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Just released, this is the 5th volume of the Dick Haymes Society's project to issue as much of previously unavailable Haymes material as possible. Covering the years 1945 to 1947, most of the cuts on this CD come from his Auto Lite shows of this period. Other cuts are from the Personal Album series made for the Army and Air Force Radio Service. The Auto Lite series was done before a live audience and featured the orchestra and arrangements of Gordon Jenkins. Helen Forrest, Haymes' favorite singing partner, does a solo and one duet with Haymes. The singing group, 4 Hits & A Miss, back Haymes on four cuts. Jenkins' arrangements provide the musical backdrop which highlight the strengths of Haymes' vocalizing.
All of the material on this disk was familiar to the listening public of the day and many of them have moved on to become well-thumbed pages in the Great American Songbook. There are some very forgettable musical odds and ends here as well, but the good stuff is in the majority. Unfortunately, the two duets with Forrest fall into the "why did they record that?" category. Haymes delivers everything, the good and the bad, with his very recognizable voice. There's a good balance between up tempo, novelty tunes and those lovely ballads which seem to be just made for Haymes' deep, melodic baritone. Tunes like "I Can't Begin to Tell You", "I Could Write a Book", "More than You Know" and especially "No Greater Love" are entrees for a banquet of song on this 78 minute long CD. Haymes' way with romantic lyrics carried him to the highest echelons of popularity rivaling those two other crooners of note, Frank Sinatra and Bing Crosby. Perhaps one of the strongest testimonials to his abiding popularity is that 2000 begins the Dick Haymes Society's 26th year of operation.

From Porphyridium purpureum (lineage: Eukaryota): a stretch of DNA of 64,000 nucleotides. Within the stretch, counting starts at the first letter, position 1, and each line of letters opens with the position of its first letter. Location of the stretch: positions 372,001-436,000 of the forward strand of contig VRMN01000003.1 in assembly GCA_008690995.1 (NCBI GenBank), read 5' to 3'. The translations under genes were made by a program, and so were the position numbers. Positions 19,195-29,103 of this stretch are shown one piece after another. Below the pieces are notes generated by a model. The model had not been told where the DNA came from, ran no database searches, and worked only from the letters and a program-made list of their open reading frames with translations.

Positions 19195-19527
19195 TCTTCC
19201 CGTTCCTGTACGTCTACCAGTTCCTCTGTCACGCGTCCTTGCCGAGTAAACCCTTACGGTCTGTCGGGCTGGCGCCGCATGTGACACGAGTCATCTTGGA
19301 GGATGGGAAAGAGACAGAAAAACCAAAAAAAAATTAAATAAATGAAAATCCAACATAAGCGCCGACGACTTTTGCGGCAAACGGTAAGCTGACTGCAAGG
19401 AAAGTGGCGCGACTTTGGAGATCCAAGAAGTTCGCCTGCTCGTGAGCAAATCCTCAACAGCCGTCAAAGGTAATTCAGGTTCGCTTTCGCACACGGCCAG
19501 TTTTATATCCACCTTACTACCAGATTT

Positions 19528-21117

For Dick Haymes fans, this is a welcome addition to his discography. For those who are not died in the wool "I have to have everything" Haymes devotees, On the Air-Volume 5 provides a good cross section of Haymes' work during some of his most productive years. For more on Haymes, visit Susan Calter's interesting Dick Haymes web page at http://members.aol.com/cozzy7/index.htm.
Tracks:Wait'll I Get My Sunshine in the Moonlight; Aren't You Glad You're You; Let's Fall in Love; It's a Good Day; All Through the Day; Accentuate the Positive; Please Don't Say No; Waitin' for the Train to Come in; My Silent Love; I Could Write a Book; Symphony; Dancing in the Dark; I Got a Gal I Love; Everyone Is Saying Hello Again; The Whiffenpoof Song; Old Folks; That Feelin' in the Moonlight; I Can't Begin to Tell You; More Than You Know; It's only a Paper Moon; Saturday Night; In the Middle of May; The Song Is You; Magic Is the Moonlight; Ole Buttermilk Sky; Slowly; The Girl That I will Marry; Personality; Malibu; No Greater Love; How to Write a Song
Personnel: Dick Haymes - Vocals; Gordon Jenkins - Orchestra; 4 Hits & a Miss - Vocals; Helen Forrest- Vocals
Jazz is a creative explosion of individual freedom and communication.
I was first exposed to jazz when I was a kid. My father had a music store.
The best live performance I ever attended was Kenny Garrett in Harlem, New York.
The first jazz record I bought was Saxophone Colossus by Sonny Rollins.
My advice to new listeners is keep listening!